New Evidence Underlines Dangers Of Metformin For Type 2 Diabetes

This diabetes drug is a dangerous dud Diabetic men, hide your hearts. That’s the urgent message from a recent study that tested metformin, the patent drug that millions of doctors turn to first when treating type 2 diabetes. Using PET scans, researchers determined that metformin caused men’s hearts to burn more fat and less sugar. And that’s exactly what a diabetic DOESN’T need. It puts a specific kind of stress on the heart muscle that can lead to heart failure. As one researcher put it, metformin worsened men’s heart metabolism, making the heart look “even more like a diabetic heart.” For women, results were the exact opposite. Metformin lowered fat metabolism and increased sugar uptake. Now, this appears to be good news for women. In fact, the press release from Washington University in St. Louis (where the study was conducted) practically GLOWS with reverence for metformin. It mentions again and again the “positive effects” of the drug. Unfortunately, all that gushing means that women will be more comfortable taking metformin. But they shouldn’t be. Not at all. In fact, they should do what men will do when they read about this study — they should put metformin behind them immediately. In the current issue of Nutrition & Healing (March 2014), Dr. Wright takes a long hard look at the history of metformin. And it gets pretty ugly. As you may know, the list of potential side effects is daunting. They include a variety of unpleasant digestive problems, hormone disruption (particularly the thyroid stimulating hormone), dizziness, and sinus infections. One of the most disturbing side effects is the depletion of two critical nutrients: vitamin B12 and folate. In one study, metformin users took B12 supplements and STILL couldn’t overcome the deficienc Continue reading >>

Diabetic Drugs: What You Need To Know

Diabetic Drugs: What You Need To Know

Have you ever heard of a diabetic getting healthier once he or she started taking metformin (Glucophage) or some other diabetic drug? Of course not! Gee, I wonder why .. Unfortunately, most diabetics are prescribed a diabetic drug such as metformin (Glucophage) by their doctors once they have been diagnosed with Type 2 diabetes. This drug (and other diabetes drugs) helps to lower your blood glucose back to the normal range. So it appears that the drug is working. Right? It depends on what you mean by "working". It addresses one of the primary symptoms of diabetes -- high blood glucose levels -- by lowering your blood glucose, hopefully back to the normal range. However, the drug doesn't do anything to actually stop the progression of the diabetes. But, because it lowers your blood glucose, it gives you the false sense of security that the drug is actually helping with your diabetes. Sure, in the short term, the drug does help a little bit, because it helps to lower your blood sugar. But, the doctor fails to tell you that the drug does absolutely nothing to stop the spread of the cell and tissue damage being caused by the diabetes! In fact, over a period of years, the drug may actually cause damage to the liver and kidneys! If you have an adverse reaction* to the drug (such as an upset stomach or diarrhea), your doctor will not tell you why this is happening -- instead, he/she will just put you on a different drug such as glimepiride (Amaryl) or glipizide (Glucotrol). *p.s. The reason why you have an adverse reaction is because your body is smart enough to know that something is wrong. Your body reacts negatively to most toxins by sending you a signal (upset stomach, diarrhea) letting you know that something is wrong. So, be careful, not to jump at taking this drug or an Continue reading >>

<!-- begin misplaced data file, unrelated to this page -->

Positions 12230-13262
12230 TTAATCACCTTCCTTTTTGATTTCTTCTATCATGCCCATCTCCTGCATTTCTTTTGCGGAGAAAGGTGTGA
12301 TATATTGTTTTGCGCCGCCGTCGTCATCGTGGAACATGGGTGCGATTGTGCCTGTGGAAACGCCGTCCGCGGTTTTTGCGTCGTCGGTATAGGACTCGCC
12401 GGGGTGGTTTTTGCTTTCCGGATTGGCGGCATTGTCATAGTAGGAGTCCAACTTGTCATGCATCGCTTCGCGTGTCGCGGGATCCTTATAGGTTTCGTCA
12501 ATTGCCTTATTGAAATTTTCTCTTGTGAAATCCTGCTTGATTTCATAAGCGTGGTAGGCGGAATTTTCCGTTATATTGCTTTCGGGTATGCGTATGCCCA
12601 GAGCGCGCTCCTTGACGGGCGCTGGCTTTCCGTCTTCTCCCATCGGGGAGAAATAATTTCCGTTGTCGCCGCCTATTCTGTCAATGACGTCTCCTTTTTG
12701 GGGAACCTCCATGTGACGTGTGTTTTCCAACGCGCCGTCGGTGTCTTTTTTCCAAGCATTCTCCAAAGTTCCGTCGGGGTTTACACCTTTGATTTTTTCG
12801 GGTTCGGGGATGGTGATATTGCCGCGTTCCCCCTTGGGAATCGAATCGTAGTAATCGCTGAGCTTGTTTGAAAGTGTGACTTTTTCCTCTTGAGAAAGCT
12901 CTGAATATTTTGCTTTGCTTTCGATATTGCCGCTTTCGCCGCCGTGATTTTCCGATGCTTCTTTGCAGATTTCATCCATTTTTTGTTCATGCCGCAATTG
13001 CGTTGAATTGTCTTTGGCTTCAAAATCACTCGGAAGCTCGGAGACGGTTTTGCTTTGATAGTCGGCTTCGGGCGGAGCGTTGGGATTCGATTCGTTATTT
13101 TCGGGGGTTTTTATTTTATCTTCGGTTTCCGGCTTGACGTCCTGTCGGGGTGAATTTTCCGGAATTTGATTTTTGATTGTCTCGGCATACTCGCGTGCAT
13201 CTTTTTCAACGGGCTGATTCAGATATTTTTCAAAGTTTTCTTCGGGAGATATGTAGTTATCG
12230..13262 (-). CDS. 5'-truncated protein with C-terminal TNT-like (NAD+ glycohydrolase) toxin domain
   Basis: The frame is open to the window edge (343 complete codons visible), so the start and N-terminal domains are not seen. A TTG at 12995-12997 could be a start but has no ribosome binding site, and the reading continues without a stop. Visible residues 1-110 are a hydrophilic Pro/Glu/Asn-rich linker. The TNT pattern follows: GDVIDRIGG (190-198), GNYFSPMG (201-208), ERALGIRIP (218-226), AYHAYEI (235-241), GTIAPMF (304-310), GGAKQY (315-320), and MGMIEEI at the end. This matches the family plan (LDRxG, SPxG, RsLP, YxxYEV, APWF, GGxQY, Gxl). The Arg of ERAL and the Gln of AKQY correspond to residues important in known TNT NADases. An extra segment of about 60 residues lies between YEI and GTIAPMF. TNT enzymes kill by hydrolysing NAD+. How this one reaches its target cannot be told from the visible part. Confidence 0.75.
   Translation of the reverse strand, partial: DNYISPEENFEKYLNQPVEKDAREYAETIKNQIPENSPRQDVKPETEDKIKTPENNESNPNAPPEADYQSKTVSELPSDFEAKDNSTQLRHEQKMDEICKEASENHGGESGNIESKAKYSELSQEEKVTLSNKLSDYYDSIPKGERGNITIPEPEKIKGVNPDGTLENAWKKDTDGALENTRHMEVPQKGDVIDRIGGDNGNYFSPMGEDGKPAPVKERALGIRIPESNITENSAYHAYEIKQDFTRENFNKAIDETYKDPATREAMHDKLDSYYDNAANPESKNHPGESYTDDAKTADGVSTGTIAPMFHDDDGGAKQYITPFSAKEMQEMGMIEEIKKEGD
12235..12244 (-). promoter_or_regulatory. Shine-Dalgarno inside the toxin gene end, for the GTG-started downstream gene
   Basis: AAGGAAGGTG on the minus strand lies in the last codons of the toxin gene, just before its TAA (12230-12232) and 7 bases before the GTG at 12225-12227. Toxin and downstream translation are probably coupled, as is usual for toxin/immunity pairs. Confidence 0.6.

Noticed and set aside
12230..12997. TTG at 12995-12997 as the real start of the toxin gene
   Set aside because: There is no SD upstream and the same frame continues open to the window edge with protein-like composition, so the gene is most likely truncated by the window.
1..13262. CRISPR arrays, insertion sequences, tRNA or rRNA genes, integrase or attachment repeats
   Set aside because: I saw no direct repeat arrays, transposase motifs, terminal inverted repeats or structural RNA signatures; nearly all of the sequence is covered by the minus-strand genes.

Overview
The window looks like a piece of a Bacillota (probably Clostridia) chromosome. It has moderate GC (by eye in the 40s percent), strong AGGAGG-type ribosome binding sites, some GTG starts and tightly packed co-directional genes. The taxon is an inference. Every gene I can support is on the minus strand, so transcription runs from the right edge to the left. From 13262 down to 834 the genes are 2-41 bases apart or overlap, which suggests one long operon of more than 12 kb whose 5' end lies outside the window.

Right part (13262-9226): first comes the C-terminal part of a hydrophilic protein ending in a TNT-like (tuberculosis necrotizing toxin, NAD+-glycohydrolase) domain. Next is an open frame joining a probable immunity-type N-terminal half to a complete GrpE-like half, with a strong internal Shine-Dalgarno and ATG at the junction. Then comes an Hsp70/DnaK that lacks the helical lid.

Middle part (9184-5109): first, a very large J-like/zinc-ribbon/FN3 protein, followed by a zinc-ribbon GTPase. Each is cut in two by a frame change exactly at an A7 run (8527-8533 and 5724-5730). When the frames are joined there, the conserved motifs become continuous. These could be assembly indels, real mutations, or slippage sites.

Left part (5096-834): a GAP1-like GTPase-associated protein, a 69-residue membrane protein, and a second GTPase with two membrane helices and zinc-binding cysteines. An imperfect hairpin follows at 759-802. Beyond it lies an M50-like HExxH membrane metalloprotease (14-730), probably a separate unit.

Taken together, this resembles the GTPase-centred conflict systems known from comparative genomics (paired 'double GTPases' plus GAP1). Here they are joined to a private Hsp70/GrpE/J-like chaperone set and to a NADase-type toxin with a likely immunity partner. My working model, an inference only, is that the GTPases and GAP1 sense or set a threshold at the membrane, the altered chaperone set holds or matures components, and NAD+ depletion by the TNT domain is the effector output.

Influences On Prescribing Behavior In Diabetes

Influences On Prescribing Behavior In Diabetes

Influences on Prescribing Behavior in Diabetes A recent study,[ 1 ] conducted by three pharmacists and a nurse, explores why only 65% of patients with newly diagnosed type 2 diabetes (T2DM) and only 25% of people with ongoing T2DM are prescribed metformin. Although metformin is recommended as a first-line treatment for T2DM, it is still underused by clinicians who manage patients with T2DM. Using two focus groups with a total of 14 participants, including physicians, nurse practitioners, physician assistants, and pharmacists, the study explored situations in which clinicians were hesitant to prescribe or may have discontinued metformin use. These situations included renal insufficiency, heart failure, hepatic dysfunction, alcoholism, current or historical lactic acidosis, and manufacturer-listed contraindications. Despite a lack of scientific evidence supporting the precautions or contraindications to metformin use listed by the manufacturer, many clinicians were not comfortable prescribing metformin in the presence of a precautionary condition or contraindication. After a brief educational presentation about the evidence on the risks associated with metformin, the investigators reassessed the clinicians' level of comfort in prescribing metformin to patients with T2DM and such coexisting conditions as renal insufficiency, heart failure, and contraindications. They found that the participants were more likely to use metformin in these patients. The researchers concluded that the beliefs held by many clinicians about the risks associated with metformin use in T2DM are not consistent with the available evidence. They suggest that metformin use in patients with T2DM can be increased through clinician education to improve their level of comfort in using metformin in patient Continue reading >>

Why Isn’t Metformin Prescribed More?

Why Isn’t Metformin Prescribed More?